Exhibition Review: Zinaida Serebryakova at the Tretyakov
03 July, 2017
The Tretyakov gallery’s summer’s blockbuster exhibition is the biggest ever retrospective of Zinaida Serebryakova – perhaps the most famous Russian artist you’ve never heard of…
Zinaida Serebryakova (1884-1967), deserves to be far better known than she is. One of the most remarkable female artists in Russian history, her long career spanned multiple different styles and international influences. She’s most celebrated for creating colourful, rich, Renoir-esque portraits of Russian life – which now sell for a fortune, snapped up by oligarchs in auction houses.
The recent revival of interest in Russian art has encouraged the Tretyakov to put on the second exhibition on Serebryakova in three years. The last one, in 2014, focused exclusively on her foreign period, its success proved there’s a strong audience interested in revisiting the life of the artist, leading to this extensive retrospective.
The exhibition is huge – occupying two whole floors of the Engineering building of the Tretyakov gallery, (the only other artist to whom the entire exhibition space has been devoted was Marc Chagall). The sheer expanse means we can, for the first time, witness a true overview of Serebryakova’s career through over 200 paintings and drawings. It give us a new perceptive on a career which has remained patchy for too long, with many works here shown in Russia for the first time, including some considered lost during the Second World War, as well as paintings from private European collections. This exhibition draws the whole selection together, chronologically, allowing us to trace her development throughout the decades.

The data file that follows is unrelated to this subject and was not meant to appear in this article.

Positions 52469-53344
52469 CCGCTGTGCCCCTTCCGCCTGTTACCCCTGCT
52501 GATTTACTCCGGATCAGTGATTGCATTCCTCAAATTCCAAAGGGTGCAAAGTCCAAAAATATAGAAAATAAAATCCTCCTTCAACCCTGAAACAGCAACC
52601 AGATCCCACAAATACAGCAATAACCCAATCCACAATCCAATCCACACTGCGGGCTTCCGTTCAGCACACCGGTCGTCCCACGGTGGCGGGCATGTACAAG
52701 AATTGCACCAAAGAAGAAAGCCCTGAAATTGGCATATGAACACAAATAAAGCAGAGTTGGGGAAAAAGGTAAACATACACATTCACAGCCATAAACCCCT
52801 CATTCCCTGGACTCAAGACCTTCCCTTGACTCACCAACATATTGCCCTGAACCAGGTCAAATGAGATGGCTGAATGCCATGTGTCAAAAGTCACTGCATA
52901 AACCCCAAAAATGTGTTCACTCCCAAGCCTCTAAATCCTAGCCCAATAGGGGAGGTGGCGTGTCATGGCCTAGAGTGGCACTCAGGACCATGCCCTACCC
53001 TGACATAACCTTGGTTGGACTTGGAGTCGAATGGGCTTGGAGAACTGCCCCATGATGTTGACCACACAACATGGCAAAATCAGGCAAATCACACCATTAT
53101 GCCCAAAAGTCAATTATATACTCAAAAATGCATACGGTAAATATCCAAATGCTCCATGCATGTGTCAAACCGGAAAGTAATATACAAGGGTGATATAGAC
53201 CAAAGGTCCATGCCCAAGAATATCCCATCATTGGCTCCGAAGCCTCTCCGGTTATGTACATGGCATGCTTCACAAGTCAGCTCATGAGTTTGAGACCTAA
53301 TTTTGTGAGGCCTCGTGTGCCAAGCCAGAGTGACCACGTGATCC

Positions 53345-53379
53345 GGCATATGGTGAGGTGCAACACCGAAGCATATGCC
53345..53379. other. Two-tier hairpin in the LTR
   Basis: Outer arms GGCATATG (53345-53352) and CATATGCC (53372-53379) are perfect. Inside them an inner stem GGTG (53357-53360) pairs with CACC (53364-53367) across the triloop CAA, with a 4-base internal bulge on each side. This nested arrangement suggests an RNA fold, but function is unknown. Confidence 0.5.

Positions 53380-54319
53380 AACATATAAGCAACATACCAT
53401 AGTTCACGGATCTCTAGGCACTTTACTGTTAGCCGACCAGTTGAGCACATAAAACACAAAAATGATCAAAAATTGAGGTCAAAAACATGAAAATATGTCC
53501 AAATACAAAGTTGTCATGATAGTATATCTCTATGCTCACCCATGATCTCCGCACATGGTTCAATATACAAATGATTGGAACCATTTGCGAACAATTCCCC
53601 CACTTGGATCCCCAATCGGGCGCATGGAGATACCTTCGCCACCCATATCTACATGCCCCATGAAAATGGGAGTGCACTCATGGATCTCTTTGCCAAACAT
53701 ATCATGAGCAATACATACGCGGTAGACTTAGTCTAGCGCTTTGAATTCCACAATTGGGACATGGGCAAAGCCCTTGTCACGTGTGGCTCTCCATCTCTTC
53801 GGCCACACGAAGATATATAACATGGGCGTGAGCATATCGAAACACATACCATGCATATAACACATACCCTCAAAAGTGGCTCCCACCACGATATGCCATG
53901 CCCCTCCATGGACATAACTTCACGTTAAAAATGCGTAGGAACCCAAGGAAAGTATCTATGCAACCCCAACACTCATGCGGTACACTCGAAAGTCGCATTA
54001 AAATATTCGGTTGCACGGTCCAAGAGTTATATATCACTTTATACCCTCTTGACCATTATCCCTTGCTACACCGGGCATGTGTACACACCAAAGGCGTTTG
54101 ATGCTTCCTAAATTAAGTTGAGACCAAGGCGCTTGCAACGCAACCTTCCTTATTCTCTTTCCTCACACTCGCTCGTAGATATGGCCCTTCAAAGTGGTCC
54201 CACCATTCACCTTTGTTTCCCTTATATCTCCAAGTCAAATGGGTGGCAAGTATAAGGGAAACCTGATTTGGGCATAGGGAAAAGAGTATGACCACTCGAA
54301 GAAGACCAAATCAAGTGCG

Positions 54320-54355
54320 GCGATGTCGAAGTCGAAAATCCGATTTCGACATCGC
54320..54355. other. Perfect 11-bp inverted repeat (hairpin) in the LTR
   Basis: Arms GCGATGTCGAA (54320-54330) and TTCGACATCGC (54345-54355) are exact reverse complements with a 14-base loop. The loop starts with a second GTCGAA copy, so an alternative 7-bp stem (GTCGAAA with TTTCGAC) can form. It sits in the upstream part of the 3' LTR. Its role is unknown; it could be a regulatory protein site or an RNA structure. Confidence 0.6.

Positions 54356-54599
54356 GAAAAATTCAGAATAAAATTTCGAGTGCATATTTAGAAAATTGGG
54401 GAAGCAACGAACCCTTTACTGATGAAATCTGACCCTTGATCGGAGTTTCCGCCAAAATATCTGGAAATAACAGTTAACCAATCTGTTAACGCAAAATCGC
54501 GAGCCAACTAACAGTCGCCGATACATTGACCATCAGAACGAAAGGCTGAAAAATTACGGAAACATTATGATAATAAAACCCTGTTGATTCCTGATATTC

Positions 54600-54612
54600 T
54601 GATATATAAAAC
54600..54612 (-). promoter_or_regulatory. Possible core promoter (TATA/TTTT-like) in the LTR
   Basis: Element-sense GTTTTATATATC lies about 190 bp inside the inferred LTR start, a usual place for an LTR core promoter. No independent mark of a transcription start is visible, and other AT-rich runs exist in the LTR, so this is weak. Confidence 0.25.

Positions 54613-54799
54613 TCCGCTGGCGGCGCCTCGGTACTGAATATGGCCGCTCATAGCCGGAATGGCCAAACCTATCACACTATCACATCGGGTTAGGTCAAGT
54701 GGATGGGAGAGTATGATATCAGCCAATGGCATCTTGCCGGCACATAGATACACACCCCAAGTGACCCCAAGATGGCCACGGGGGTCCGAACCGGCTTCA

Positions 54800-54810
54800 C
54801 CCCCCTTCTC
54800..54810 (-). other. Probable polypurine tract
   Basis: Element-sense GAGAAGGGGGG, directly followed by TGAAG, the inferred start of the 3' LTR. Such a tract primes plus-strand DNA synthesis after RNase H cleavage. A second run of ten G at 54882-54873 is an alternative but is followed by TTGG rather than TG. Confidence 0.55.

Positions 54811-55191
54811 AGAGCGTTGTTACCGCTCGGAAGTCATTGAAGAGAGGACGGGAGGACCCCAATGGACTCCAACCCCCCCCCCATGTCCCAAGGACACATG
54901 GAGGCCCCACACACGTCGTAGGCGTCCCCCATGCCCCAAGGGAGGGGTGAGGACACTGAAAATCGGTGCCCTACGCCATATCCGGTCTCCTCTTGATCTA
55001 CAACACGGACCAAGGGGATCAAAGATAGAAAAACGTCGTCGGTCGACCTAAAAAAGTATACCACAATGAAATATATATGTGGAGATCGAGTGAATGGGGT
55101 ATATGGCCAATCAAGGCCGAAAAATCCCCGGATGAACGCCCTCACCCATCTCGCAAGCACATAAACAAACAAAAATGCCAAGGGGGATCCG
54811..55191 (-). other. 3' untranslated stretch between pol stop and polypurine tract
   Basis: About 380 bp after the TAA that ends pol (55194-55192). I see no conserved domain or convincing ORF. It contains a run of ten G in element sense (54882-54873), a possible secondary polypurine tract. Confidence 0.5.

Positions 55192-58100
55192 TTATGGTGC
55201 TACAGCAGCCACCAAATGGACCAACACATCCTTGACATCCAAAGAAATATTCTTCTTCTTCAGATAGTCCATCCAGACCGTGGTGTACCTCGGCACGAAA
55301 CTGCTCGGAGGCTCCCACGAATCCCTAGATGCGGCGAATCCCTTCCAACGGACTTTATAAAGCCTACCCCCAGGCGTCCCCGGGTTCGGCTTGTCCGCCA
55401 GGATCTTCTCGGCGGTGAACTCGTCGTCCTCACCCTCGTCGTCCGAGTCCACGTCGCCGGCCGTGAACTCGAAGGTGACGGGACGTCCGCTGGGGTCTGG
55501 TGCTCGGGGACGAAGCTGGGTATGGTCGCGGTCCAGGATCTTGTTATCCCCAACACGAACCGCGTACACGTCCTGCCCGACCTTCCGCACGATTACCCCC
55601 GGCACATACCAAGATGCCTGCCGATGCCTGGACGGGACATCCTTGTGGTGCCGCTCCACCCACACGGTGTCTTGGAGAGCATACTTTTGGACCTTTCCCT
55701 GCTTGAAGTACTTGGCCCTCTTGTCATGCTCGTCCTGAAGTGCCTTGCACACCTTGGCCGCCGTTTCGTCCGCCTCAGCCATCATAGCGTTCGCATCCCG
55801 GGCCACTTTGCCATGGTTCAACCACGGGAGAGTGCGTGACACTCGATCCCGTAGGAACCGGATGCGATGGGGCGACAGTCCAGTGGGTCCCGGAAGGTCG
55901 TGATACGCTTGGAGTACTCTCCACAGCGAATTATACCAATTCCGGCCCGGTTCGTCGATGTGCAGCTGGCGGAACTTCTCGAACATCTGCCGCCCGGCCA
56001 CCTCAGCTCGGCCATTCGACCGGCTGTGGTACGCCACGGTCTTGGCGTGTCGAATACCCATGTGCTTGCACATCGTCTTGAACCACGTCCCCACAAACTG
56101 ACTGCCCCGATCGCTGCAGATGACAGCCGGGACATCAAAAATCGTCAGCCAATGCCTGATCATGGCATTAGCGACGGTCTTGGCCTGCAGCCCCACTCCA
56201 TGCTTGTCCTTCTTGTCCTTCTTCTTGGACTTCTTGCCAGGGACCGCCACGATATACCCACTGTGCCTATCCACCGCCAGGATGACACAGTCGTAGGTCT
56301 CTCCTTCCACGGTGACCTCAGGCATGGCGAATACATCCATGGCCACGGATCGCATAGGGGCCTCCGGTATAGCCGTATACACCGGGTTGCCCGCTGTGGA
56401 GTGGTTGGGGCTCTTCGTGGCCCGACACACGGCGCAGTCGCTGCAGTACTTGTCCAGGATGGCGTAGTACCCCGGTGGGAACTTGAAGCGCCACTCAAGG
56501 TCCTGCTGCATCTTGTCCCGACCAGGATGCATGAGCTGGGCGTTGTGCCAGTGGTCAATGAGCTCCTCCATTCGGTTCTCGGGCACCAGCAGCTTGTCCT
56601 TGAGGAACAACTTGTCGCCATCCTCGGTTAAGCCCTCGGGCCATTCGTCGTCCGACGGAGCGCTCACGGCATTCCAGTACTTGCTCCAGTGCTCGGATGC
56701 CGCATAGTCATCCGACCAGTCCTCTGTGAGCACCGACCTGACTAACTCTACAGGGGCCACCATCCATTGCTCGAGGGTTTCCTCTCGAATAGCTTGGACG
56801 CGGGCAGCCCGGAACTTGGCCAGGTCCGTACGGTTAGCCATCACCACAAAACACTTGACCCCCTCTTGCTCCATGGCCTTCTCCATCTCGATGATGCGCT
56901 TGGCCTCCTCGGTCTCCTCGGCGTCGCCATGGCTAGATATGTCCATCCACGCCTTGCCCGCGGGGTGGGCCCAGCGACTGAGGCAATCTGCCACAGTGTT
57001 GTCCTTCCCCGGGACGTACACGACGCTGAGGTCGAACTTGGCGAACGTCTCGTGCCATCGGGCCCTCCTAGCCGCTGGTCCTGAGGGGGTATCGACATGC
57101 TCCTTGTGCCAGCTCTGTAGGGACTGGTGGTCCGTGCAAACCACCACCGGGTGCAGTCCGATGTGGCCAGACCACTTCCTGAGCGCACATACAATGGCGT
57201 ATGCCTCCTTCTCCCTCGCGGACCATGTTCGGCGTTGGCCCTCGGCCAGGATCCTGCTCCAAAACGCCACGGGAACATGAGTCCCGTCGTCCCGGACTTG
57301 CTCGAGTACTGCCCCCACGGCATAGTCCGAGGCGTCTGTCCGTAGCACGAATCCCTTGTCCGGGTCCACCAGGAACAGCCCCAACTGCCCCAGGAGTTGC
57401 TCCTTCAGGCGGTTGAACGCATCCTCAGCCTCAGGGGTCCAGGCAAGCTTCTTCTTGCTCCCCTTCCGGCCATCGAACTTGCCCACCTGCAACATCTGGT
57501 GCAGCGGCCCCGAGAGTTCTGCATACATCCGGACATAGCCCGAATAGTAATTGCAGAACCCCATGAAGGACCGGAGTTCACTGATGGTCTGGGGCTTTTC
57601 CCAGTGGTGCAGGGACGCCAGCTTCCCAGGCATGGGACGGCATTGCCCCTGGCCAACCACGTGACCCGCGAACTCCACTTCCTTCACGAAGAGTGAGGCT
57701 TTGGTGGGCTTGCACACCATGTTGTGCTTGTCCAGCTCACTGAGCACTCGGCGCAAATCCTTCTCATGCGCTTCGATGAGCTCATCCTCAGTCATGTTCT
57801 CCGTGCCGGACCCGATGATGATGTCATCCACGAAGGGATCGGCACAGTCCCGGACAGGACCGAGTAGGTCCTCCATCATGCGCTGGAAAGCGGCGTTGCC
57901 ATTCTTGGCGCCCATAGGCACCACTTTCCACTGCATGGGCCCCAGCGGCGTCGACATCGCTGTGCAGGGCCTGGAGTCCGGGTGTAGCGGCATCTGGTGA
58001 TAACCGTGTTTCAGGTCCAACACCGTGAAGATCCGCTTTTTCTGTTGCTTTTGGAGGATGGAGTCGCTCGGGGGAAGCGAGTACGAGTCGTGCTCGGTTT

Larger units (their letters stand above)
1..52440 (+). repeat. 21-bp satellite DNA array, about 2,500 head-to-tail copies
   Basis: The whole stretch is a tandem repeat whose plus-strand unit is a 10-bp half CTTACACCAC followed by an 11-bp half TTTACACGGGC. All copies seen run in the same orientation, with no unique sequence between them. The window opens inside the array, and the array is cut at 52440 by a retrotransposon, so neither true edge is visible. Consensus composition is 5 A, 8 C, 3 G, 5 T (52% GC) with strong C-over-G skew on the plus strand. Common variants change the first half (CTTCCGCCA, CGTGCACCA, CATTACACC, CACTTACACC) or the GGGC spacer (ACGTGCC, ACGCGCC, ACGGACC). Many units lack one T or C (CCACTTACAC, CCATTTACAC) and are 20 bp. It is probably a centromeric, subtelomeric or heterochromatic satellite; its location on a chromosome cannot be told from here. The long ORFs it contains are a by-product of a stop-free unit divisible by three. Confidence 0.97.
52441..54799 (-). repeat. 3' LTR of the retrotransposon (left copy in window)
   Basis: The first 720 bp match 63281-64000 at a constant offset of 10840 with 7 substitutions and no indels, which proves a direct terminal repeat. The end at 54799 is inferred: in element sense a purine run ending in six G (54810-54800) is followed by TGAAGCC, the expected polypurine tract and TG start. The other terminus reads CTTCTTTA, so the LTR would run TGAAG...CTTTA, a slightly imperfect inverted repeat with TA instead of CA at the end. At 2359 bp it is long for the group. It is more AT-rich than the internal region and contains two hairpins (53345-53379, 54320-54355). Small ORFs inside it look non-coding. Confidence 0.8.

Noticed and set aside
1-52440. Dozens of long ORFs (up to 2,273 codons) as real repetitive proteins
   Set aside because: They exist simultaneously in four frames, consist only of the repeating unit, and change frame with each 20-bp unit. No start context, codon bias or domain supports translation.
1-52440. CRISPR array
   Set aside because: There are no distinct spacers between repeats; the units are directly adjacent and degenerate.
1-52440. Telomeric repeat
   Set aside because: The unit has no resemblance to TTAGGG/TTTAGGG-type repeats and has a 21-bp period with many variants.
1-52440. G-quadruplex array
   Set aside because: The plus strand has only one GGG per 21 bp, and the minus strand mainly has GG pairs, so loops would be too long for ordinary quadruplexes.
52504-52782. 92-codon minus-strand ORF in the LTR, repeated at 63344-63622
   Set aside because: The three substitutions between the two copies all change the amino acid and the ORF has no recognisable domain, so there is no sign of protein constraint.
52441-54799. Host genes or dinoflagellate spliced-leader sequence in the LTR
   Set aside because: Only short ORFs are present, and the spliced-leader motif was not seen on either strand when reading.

The star of the exhibition is Serebryakova’s most famous painting – and the only one audience goers are likely to be familiar with, her celebrated 1909 self-portrait. We see the artist at her dressing table, combing her hair and reflected in the mirror. Initially, it may seem like a trivialised portrayal of domesticity – but the sugary panel colours belie the psychological depth of the image. Look closer, and you notice that the painting is actually making a profound commentary on the nature of spectatorship – the conspicuous way the candle is featured twice, in the lower left hand corner for instance. Serebryakova deliberately includes both the candle in reality, and its reflection – which calls attention to the barely-visible mirror frame on the left hand side of the image, emphasising the illusion of the canvas just as Manet did in his famous painting A Bar at Folies-Bergère.
Born to bohemian parents in 1884, Serebriakova was part of the illustrious Benoit artistic dynasty, (her uncle was Alexandre Benois, a famous painter and founder of the Mir Iskusstva art group). She was brought up on an estate delightfully named Neskuchnoye (not boring) surrounded by figures of Russia’s culture elite, and studied under the renowned realist, Ilya Repin.
Her career is especially interesting for the way it embodies the path of so much Russian art itself. It beginning with the dreamlike pastel tones of Symbolism, all sugary interiors and family portraits, then takes an abrupt turn into her post-revolutionary phase, where she began creating monumental paintings of peasant women. Like so many Russian cultural figures, Serebryanka suffered after the revolution, her husband dying in a Bolshevik prison, and for many decades after her emmigration, she was separated from her family, including from her children. The final part of the exhibition shows works made in exile during this period of her life – in France, Italy, Belgium, Morocco. This artistic trajectory – Imperial elite, Socialist Realism, and finally, European exile, is familiar to so many cultural figures of Russia’s turbulent early twentieth century, and means that this retrospective is just as much a portrait of the country as a portrait of a woman.
You can see the Zinaida Serebryakova show at the Tretyakov Gallery until 31st July.
This blog was brought to you by Kamila, currently studying Russian at Liden & Denz.